4. The trailer hitch of claim 1, comprising means for laterally guiding the coupling ring toward the hook to position said ring above said hook as the motor vehicle moves toward the trailer with the draw pole sliding on the convex, arcuate surface.
5. The trailer hitch of claim 4, in which the said ring guiding means comprises two vertical surfaces converging toward the pintle hook.
6. The trailer hitch of claim 1, further comprising means for locking the said coupling ring on the pintle hook, and means for preventing forth and back movement of the coupling ring with respect to the said pintle hook.
7. The trailer hitch of claim 1, in which said arm rotating means comprises remotely operable means for rotating said pivoting arm about the said substantially horizontal pivot.
8. The trailer hitch of claim 7, wherein said pivoting arm comprises a second end distant from the said pivot, and wherein said remotely operable arm rotating means comprises a hydraulic cylinder with one end connected to the second end of the pivoting arm and with another end connected to the vehicle.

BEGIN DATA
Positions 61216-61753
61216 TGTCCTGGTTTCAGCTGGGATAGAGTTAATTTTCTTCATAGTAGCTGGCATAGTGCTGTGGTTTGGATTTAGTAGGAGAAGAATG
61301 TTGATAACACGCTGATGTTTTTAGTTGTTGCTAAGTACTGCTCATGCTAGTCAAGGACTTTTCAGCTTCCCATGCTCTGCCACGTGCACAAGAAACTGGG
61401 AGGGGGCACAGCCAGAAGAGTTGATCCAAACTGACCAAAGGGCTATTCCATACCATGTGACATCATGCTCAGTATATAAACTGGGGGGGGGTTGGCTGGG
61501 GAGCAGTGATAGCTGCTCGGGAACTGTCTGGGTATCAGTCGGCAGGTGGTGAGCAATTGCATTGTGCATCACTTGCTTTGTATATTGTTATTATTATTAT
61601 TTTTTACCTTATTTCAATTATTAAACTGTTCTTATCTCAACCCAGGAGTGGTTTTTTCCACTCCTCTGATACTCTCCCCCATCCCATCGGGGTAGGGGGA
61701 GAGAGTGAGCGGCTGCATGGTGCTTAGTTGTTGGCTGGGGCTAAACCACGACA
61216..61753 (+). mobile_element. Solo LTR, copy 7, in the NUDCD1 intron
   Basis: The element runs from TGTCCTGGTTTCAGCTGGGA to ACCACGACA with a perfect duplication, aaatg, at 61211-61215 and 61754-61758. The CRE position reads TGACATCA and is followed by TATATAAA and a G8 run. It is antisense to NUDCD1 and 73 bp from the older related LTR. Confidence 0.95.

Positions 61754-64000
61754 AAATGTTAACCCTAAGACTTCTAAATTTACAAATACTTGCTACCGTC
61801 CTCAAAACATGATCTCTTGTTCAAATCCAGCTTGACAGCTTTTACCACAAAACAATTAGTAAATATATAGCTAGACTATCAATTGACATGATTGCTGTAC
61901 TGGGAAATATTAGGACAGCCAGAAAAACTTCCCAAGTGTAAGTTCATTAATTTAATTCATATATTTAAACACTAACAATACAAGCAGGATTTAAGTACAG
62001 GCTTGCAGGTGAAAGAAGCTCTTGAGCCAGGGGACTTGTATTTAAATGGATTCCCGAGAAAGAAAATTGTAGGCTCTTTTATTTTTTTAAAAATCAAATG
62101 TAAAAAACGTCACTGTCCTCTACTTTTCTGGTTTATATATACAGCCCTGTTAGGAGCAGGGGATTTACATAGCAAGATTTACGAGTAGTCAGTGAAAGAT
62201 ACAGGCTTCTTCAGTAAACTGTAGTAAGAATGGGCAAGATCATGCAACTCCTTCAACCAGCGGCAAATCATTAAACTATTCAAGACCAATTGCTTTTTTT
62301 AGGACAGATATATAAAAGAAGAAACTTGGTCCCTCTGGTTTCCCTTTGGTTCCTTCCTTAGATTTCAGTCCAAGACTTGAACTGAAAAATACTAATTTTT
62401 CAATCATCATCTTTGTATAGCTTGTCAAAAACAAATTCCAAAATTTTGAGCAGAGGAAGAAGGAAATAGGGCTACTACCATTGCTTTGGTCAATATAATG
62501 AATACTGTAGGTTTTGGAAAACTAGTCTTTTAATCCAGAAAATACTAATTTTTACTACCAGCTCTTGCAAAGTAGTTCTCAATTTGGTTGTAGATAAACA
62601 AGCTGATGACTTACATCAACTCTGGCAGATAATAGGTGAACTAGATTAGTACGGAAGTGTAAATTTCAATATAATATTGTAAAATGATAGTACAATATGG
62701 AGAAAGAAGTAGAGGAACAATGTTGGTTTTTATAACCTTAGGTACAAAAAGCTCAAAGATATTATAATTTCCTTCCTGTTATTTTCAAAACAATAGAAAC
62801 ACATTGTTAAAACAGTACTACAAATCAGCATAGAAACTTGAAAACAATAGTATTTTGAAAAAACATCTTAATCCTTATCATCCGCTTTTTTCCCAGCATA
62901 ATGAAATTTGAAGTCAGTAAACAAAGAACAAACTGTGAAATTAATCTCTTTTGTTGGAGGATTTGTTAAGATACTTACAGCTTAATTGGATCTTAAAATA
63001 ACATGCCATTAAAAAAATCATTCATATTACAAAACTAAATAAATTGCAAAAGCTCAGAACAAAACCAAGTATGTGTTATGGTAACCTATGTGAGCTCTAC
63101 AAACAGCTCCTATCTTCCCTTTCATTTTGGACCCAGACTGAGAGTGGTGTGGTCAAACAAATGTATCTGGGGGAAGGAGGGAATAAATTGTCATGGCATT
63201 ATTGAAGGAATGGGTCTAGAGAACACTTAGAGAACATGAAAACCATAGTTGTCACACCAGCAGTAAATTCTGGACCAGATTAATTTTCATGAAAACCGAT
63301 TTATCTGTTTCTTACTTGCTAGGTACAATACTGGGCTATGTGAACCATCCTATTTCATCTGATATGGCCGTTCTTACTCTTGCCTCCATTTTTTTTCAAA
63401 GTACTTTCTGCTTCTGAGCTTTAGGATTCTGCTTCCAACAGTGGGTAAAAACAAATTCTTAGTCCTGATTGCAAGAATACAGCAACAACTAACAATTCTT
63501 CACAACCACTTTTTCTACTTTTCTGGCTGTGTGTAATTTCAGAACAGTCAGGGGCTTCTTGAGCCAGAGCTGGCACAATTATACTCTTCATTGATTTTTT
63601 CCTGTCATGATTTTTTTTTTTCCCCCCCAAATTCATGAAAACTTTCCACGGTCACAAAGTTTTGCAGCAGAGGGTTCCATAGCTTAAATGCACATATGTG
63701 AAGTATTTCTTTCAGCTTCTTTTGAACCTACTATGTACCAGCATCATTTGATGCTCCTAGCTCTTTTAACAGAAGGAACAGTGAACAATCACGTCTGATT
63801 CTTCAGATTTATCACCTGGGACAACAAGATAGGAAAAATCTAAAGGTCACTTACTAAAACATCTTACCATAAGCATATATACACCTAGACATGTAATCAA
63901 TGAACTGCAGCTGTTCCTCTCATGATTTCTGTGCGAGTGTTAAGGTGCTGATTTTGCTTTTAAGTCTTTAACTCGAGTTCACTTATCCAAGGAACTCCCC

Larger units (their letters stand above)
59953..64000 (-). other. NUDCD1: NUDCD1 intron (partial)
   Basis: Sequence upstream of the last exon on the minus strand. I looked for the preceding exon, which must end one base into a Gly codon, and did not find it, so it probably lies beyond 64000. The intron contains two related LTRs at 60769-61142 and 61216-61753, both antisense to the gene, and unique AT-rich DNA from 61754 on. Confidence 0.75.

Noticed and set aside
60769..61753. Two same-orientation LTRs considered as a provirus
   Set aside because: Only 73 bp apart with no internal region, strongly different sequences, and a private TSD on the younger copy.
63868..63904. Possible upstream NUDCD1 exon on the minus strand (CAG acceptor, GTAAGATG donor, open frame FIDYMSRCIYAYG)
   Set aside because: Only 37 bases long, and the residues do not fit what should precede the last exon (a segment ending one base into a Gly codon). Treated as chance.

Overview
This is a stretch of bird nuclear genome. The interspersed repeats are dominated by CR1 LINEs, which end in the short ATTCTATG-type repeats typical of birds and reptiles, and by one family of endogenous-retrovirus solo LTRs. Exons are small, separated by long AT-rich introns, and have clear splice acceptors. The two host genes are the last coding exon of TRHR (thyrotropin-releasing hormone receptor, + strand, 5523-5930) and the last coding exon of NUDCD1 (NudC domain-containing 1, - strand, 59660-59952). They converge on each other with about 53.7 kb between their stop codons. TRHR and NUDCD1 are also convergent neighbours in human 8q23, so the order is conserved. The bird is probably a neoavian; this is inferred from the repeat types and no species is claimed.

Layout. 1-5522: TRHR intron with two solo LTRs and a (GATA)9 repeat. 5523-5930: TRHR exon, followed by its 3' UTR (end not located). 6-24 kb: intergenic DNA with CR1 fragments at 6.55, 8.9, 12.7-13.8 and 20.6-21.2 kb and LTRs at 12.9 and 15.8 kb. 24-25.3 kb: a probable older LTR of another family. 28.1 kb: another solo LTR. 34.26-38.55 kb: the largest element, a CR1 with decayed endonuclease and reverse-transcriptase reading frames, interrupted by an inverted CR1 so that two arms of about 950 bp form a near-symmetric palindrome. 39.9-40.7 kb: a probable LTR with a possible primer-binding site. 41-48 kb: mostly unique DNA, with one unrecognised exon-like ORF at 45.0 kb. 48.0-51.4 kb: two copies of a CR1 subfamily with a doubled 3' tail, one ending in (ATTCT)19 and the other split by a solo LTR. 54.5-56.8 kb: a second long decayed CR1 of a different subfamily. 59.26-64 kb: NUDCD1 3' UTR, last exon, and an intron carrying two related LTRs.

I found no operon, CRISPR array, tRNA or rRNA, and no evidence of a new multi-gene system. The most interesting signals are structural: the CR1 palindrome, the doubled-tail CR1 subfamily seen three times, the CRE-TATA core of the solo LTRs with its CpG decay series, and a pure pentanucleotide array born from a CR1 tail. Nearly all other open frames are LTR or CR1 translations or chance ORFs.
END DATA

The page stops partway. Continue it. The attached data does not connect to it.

9. The trailer hitch of claim 8, further comprising means for locking said coupling ring on the pintle hook, and means for preventing forth and back movement of the coupling ring with respect to the said pintle hook.
10. The trailer hitch of claim 1, in which said pivoting arm is made of first and second tube sections with cross sections of different area, the first tube section comprising said free end of the pivoting arm with said means for supporting the draw pole and having a second end which can be fitted within one end of the second tube section pivotally mounted on the motor vehicle through the said substantially horizontal pivot, said pivoting arm further comprising means for locking the second end of the first tube section into the said one end of the second tube section and for unlocking the second end of the first tube section from the said one end of the second tube section, whereby the first tube section can be installed on and removed from the said second tube section.